surprising that no attempt should have been made to gather even an
elementary collection of nature’s marvels, which we are told are in no
place more marvellous or interesting than on this side of Australia. If
the specimens were confined to this colony alone, to do full justice to
its natural wealth there would be enough of endlessly interesting articles
to fill half a dozen galleries as large as that opened to the public

There is one topic touched upon by the speakers which deserves earnest
attention. Both Administrator and chairman, the latter distinctly we
cannot doubt voicing the opinion of the committee, and both the views of
the community, urged an early commencement with the work of forming a fine
art collection. That the feeling in favour of not delaying this effort any
longer is universal is hardly open to dispute. What is more debateable
[sic] is the right way to proceed. There are few more perfect means of
refreshments for the eye and brain and mind, as there are few higher
instruments of education, than pictures, fine pottery, fabrics, statuary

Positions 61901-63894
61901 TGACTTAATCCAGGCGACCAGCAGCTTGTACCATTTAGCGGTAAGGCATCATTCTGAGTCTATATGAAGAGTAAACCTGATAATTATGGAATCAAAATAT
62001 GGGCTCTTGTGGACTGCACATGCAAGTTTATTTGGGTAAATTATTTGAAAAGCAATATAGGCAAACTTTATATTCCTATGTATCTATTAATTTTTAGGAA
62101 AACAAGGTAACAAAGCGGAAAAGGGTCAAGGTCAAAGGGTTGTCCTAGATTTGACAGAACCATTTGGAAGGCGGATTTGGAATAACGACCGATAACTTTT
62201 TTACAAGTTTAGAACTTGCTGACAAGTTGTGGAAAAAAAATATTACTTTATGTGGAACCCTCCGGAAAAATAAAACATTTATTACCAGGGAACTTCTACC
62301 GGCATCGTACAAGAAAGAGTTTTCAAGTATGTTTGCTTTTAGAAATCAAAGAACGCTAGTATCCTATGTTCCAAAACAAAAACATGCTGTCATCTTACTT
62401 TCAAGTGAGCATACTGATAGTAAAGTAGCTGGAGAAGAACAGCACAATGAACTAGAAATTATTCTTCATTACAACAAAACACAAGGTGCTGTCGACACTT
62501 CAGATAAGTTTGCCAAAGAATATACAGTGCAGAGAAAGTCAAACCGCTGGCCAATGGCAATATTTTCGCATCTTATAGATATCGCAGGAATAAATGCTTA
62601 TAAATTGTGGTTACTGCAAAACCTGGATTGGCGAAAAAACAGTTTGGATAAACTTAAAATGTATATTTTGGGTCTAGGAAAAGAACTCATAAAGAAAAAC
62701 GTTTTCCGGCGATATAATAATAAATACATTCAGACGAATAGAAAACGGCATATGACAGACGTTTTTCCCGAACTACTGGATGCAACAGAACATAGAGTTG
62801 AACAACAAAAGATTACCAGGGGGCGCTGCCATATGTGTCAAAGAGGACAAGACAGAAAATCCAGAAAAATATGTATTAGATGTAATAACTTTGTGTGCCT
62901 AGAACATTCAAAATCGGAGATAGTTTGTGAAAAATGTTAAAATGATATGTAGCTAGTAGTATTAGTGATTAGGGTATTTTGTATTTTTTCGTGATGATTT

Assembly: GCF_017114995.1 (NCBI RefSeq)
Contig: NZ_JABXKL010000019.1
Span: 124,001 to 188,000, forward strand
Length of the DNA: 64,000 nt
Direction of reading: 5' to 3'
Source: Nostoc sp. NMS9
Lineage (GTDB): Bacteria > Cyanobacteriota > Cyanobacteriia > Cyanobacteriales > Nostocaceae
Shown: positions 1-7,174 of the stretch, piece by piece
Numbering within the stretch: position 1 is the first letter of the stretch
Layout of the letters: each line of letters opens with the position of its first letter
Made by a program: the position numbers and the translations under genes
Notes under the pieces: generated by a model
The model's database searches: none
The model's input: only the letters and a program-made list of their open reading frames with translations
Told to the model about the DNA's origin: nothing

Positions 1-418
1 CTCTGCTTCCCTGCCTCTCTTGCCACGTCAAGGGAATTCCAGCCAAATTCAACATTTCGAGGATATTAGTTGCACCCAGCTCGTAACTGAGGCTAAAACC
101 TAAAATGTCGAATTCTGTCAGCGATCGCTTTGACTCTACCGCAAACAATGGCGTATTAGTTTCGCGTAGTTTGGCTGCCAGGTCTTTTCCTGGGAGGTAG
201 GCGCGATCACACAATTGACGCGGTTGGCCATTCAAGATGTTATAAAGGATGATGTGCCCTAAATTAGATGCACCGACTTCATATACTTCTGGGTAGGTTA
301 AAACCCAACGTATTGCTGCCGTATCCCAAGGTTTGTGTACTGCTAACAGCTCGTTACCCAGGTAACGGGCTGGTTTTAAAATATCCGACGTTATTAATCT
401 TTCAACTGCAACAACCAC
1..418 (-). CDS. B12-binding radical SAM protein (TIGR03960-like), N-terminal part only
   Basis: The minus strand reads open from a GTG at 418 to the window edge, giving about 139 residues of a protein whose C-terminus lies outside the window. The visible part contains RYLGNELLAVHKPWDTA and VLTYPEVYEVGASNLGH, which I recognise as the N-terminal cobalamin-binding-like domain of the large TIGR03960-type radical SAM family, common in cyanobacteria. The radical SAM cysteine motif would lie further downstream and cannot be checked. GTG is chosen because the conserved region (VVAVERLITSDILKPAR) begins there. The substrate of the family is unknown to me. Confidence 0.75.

and the like. It is a singular and oven deplorable circumstance that not
only is there nothing of the kind open to public inspection in Perth, but
there is almost nothing of this description to be found in our private
houses. Those who have never left these shores must grow up in ignorance
of this world of wonders save for what they can glean about it from
photographs and engravings, excellent in their way, but only substitutes
at the best. But the choosing of pictures, for example, is by no means the
easy thing many, might suppose it to be. His EXCELLENCY warned his hearers
against the cheap imitations of good pictures which are to be picked up
for a trifle, and are, for the most part, of the same value. The chief
difficulty is the selector. It requires a good artist and impartial, to be
satisfactory—impartial not alone as regards different schools, but as